Aftermath of mass rape in South Sudan augments need for healthcare

Aftermath of mass rape in South Sudan augments need for healthcare

On July 11, 2016, South Sudanese soldiers went on a four-hour pillage of the Terrain Hotel in Juba, assaulting and gang-raping foreign aid workers and killing a local journalist. The United Nations peacekeeping force, which was stationed less than a mile away, did not respond to cries for help.

When recounting the attack to The Associated Press, a female aid worker explained that a soldier pointed an AK-47 at her and gave her the following choices: “Either you have sex with me, or we make every man here rape you and then we shoot you in the head.”

This foreign aid worker was not the only woman raped during the attack at the Terrain Hotel. A group of 30 foreign aid workers were staying at the hotel when a group of roughly 80 soldiers stormed the compound, beating, assaulting and raping its inhabitants.

This attack indicates growing hostility toward aid workers and foreigners by soldiers under President Salva Kiir’s command. Kiir has been fighting supporters of rebel leader Riek Machar since the outbreak of civil war in South Sudan in 2013.

Survivors of the attack reported they started sending messages via Facebook, text and email minutes after the attack began to United Nations peacekeeping troops situated less than a mile from the Terrain Hotel. The United Nations Joint Operations Center in Juba received the first cry for help at 3:37 p.m.

The timeline of events indicates that at 6:52 p.m., the United Nations Department of Safety and Security indicated it would not be sending military help to the compound. This response was surprising because the United Nations passed a U.S.- sponsored resolution to strengthen and bolster peacekeeping troops in South Sudan on Aug. 12, 2016.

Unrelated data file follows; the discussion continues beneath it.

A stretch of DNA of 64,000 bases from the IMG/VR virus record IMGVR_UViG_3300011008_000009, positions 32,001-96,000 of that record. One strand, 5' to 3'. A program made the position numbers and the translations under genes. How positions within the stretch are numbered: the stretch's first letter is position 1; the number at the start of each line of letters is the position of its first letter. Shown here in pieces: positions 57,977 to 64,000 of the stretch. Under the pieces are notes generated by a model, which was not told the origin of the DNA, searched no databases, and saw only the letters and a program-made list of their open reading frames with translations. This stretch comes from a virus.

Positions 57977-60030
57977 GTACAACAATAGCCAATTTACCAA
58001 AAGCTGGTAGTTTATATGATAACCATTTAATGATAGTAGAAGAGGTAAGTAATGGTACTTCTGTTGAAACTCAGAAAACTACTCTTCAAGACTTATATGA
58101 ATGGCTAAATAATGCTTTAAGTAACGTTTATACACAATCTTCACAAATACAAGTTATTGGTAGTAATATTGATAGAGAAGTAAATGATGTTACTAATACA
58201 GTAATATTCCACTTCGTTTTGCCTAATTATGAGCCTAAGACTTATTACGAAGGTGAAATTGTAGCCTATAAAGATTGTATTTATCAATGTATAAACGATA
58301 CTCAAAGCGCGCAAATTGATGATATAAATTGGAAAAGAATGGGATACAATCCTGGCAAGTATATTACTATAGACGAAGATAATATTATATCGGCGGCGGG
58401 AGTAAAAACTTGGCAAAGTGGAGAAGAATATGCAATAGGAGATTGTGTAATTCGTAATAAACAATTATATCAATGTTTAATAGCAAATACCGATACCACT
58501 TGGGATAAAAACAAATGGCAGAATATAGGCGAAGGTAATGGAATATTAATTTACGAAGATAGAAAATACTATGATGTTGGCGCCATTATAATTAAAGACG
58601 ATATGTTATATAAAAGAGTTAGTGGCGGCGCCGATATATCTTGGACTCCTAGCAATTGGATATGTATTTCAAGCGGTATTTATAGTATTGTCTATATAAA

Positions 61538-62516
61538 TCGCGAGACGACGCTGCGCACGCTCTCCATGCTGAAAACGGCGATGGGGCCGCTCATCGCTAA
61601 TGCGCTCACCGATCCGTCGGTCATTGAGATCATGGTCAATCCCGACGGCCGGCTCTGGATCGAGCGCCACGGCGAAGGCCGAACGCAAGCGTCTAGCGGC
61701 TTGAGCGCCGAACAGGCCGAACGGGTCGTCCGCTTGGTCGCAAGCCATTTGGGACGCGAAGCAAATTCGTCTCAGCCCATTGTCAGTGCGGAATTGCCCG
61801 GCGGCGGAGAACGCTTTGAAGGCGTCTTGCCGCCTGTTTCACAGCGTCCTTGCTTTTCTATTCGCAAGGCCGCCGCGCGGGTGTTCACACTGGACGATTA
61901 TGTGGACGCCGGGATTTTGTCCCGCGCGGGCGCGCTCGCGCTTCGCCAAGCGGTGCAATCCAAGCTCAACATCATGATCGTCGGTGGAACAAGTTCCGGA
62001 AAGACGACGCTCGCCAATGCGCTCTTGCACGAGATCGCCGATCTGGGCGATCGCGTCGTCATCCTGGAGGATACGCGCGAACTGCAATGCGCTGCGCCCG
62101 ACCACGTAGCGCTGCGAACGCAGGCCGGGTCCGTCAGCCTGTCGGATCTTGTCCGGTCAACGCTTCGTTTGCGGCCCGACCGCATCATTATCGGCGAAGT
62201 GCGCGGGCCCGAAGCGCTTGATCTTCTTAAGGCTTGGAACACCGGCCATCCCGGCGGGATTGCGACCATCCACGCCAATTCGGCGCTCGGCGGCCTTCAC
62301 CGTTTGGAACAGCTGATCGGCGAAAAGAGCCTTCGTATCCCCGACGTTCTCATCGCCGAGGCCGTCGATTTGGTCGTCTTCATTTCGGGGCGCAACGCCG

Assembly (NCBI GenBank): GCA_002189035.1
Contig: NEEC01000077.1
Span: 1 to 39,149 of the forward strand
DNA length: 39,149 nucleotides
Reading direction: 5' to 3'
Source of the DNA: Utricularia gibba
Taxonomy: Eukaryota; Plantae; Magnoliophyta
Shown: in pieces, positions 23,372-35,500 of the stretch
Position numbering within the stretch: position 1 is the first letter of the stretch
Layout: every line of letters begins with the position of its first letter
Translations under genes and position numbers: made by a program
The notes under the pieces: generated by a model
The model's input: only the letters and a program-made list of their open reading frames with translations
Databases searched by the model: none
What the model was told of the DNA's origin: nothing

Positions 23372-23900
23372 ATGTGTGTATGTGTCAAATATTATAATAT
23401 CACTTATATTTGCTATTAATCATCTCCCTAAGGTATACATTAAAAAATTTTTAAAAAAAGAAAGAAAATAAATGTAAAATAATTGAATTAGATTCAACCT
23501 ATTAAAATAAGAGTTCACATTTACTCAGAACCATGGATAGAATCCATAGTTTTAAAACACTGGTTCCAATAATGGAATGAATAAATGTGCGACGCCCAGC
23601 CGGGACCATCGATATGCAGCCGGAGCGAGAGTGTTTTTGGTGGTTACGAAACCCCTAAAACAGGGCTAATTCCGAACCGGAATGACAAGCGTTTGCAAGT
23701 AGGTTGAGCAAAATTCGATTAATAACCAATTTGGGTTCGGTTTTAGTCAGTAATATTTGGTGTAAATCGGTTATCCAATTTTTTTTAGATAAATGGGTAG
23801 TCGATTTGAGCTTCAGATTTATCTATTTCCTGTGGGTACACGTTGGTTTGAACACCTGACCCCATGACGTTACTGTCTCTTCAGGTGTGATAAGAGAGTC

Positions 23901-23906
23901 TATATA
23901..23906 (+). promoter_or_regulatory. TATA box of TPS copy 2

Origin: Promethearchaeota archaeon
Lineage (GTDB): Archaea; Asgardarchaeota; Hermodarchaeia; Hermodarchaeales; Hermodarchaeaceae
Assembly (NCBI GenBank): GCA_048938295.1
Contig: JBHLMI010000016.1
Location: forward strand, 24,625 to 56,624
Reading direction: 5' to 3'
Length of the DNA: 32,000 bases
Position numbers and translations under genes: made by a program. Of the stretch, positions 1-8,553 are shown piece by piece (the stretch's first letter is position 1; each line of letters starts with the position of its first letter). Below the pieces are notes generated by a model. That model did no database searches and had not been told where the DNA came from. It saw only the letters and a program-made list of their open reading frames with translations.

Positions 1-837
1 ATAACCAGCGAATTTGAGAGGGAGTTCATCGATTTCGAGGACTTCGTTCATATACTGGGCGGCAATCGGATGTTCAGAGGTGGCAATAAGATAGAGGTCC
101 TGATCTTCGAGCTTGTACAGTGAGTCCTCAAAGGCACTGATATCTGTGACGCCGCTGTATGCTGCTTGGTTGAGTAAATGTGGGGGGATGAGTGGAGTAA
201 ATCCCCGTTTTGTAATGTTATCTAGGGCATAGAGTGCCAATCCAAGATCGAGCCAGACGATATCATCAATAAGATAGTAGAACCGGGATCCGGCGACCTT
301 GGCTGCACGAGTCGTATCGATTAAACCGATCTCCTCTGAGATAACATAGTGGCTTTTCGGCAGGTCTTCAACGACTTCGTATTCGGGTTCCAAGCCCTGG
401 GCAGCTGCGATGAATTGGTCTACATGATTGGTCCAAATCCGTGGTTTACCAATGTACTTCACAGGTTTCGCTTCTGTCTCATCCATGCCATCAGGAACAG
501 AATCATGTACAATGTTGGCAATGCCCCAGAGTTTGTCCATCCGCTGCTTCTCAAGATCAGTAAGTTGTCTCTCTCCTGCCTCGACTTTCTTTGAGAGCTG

The aftermath and health implications of the attack, which were increased by the United Nations’ inaction, augments the need for healthcare facilities in South Sudan. Only 292 km north of Juba, the Southern Sudan Healthcare Organization’s clinic in Maar is working to serve this vital need.

“South Sudan already has the highest maternal mortality rate in the world, and these attacks do nothing to improve this,” said Jacob Atem, co-founder of SSHCO. “In addition to the possibility of becoming pregnant or contracting a STD, these women must also deal with the psychological consequences of rape on their own. Caught in the crossfire of war, these women are unable to access the care they need. This must change.”

As the World Health Organization explains, the health consequences of sexual violence range from pregnancy and gynecological complications to unstable mental health. With limited healthcare facilities and medical supplies available in South Sudan, the services the South Sudan Healthcare Organization provides in Maar are needed now more than ever.

In light of the recent attacks, the importance of accessible prenatal care and women’s health facilities continues to increase.

In addition to SSHCO’s mission to provide healthcare services, medical supplies and education to uplift the people of South Sudan, the organization hopes to build clinics that will focus on maternal healthcare. These clinics will ensure women and their children have access to high-quality healthcare and provide them with the best possible future.

“If we want to improve the communities in South Sudan, we need to focus on taking care of the women and children who live there,” Atem said. “These children are the backbone of South Sudan’s future. They are our future leaders. SSHCO is the frontline of defense against diseases in Maar, and we are working toward making prenatal and maternal care more accessible to better serve the women in the community.”

By: William Janey

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